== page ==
While the warring factions in Kashmir are aware of the importance of tourism to the economy and have tended to leave tourists alone, the 1995 kidnapping and presumed murder of five foreign nationals brought to an abrupt halt the stream of holidaymakers. Tourist agents and houseboat owners say their businesses have never recovered.

Pahalgam, the Valley of Shepherds, is one of the biggest tourist draws in Kashmir, as well as the starting point for pilgrims visiting the holy cave. It's the landscape most often featured in Bollywood love scenes. Tourists wandering the hills in recent days said they had weighed the risks, but decided they simply had to see Kashmir at some stage in their lives.

Pahalgam's shepherds and goatherds, who give pony rides to visitors during the summer months, say they have had their best business in years this season, thanks to the steady flow of tourists from north and west India.

But Yael, a teenager from Jerusalem, who came to Pahalgam in a rented coach along with 15 of her Israeli friends, wasn't so impressed. It wasn't the threat of militancy that upset her - she says she is used to that in Jerusalem, and many of her friends had just completed their duty in the Israeli army.

"Kashmir is very beautiful," she said. "But the people don't have the attitude to be with tourists. They tried to cheat us."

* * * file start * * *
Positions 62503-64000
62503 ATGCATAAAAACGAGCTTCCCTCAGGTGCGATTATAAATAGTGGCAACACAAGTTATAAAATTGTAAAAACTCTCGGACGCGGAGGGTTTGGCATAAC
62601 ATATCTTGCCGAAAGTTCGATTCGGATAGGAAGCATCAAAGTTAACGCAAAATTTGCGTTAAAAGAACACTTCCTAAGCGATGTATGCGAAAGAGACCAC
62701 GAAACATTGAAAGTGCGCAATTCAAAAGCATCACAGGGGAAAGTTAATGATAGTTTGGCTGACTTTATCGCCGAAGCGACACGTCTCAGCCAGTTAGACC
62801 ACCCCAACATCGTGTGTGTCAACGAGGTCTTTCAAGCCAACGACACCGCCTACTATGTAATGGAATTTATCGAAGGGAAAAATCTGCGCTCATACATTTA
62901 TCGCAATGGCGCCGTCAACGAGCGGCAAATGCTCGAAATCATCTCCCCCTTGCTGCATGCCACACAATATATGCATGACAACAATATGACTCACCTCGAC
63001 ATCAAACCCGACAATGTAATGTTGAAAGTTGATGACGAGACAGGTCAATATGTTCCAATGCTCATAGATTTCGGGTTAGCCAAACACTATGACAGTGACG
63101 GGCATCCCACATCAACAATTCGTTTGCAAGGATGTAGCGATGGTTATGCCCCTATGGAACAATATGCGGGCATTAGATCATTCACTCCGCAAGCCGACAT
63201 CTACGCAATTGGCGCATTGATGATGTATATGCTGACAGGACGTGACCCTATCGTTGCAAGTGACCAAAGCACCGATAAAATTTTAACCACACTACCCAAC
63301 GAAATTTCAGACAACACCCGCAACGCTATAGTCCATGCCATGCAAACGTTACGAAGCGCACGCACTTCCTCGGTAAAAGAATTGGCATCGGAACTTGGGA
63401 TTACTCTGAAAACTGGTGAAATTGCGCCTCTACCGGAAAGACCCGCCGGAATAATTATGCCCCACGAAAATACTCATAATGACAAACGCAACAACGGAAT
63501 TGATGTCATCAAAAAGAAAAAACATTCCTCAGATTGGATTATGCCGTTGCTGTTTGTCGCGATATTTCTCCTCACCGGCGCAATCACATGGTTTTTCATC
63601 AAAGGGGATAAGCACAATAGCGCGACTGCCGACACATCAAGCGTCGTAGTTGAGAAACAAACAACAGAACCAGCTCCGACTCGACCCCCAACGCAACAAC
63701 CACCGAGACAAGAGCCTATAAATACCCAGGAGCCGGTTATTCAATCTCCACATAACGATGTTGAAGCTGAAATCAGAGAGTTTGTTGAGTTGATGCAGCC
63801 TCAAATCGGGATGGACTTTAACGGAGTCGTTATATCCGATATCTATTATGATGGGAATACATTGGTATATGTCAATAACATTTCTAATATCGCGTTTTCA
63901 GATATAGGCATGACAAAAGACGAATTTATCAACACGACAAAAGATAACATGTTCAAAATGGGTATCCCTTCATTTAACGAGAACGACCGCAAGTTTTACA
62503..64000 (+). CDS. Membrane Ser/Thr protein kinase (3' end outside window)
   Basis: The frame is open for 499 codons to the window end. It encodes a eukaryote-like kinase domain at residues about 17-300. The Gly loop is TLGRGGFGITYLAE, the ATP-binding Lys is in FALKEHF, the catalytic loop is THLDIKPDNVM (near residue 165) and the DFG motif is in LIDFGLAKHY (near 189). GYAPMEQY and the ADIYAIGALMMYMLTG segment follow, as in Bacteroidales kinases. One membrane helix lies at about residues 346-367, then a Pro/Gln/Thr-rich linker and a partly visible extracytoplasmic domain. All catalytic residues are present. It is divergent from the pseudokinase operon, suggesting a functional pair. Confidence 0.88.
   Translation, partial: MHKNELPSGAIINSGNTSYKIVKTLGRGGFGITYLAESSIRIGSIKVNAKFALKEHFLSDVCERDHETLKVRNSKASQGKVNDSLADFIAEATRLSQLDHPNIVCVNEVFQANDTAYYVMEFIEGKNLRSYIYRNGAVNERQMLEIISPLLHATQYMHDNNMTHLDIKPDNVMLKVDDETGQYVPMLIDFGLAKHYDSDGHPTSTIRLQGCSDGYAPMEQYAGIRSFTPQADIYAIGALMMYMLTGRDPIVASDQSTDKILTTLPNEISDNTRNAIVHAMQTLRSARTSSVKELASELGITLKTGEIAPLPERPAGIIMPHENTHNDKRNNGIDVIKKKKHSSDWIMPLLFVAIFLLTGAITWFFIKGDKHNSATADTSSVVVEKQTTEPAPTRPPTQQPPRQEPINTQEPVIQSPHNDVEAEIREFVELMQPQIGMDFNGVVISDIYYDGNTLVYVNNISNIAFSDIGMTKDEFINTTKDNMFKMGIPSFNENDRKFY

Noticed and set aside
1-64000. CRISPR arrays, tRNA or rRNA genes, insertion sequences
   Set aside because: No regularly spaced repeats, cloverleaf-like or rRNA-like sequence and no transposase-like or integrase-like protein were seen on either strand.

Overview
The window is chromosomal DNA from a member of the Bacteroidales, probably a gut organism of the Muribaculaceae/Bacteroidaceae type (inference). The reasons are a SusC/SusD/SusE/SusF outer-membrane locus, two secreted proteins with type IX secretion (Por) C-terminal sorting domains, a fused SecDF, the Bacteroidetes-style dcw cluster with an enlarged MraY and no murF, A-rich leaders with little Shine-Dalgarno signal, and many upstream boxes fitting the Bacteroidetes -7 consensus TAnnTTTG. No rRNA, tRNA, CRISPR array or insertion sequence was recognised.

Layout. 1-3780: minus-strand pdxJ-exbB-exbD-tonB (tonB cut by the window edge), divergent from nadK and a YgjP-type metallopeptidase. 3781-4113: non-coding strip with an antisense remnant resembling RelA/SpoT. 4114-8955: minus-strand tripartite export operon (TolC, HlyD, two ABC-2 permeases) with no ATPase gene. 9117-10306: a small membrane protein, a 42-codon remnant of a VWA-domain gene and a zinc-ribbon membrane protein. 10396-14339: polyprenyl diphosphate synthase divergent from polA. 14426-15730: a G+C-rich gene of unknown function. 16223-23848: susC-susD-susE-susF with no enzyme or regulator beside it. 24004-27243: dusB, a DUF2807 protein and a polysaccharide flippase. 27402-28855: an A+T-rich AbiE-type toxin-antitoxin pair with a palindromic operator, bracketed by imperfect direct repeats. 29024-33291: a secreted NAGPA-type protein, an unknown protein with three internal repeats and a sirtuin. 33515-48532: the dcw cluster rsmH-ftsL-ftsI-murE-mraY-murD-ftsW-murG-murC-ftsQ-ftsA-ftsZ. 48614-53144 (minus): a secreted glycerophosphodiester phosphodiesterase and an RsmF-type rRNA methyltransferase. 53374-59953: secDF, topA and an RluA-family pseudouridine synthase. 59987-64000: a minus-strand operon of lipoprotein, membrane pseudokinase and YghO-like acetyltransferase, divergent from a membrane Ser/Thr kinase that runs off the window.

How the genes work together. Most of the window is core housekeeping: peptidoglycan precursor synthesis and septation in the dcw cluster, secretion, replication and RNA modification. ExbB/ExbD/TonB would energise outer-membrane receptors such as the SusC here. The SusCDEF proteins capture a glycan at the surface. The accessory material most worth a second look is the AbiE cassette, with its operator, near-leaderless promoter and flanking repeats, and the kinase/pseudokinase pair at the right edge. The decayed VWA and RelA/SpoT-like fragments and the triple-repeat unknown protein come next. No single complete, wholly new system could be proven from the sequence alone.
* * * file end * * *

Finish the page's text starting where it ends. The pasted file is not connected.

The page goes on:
But of course, it is not holidaymakers who have suffered the most from the near collapse of Kashmir's tourist industry - it is the local who relies on their income to feed his family.

The Houseboat Owners' Association in Srinigar was established in 1930 - the first houseboats were built to accommodate the British Raj - and has become an influential lobby of Kashmir's tourism industry. Azim Tuman, head of the association, says the houseboats are such an essential part of a Kashmiri vacation that the state's logo features a tiny boat floating on a lake.

But, he says, he and his fellow houseboat owners have barely managed to stay above water during the long insurgency. The last of seven Kashmiri houseboat hull-makers is in his late seventies, and there is no one to take his place when he dies.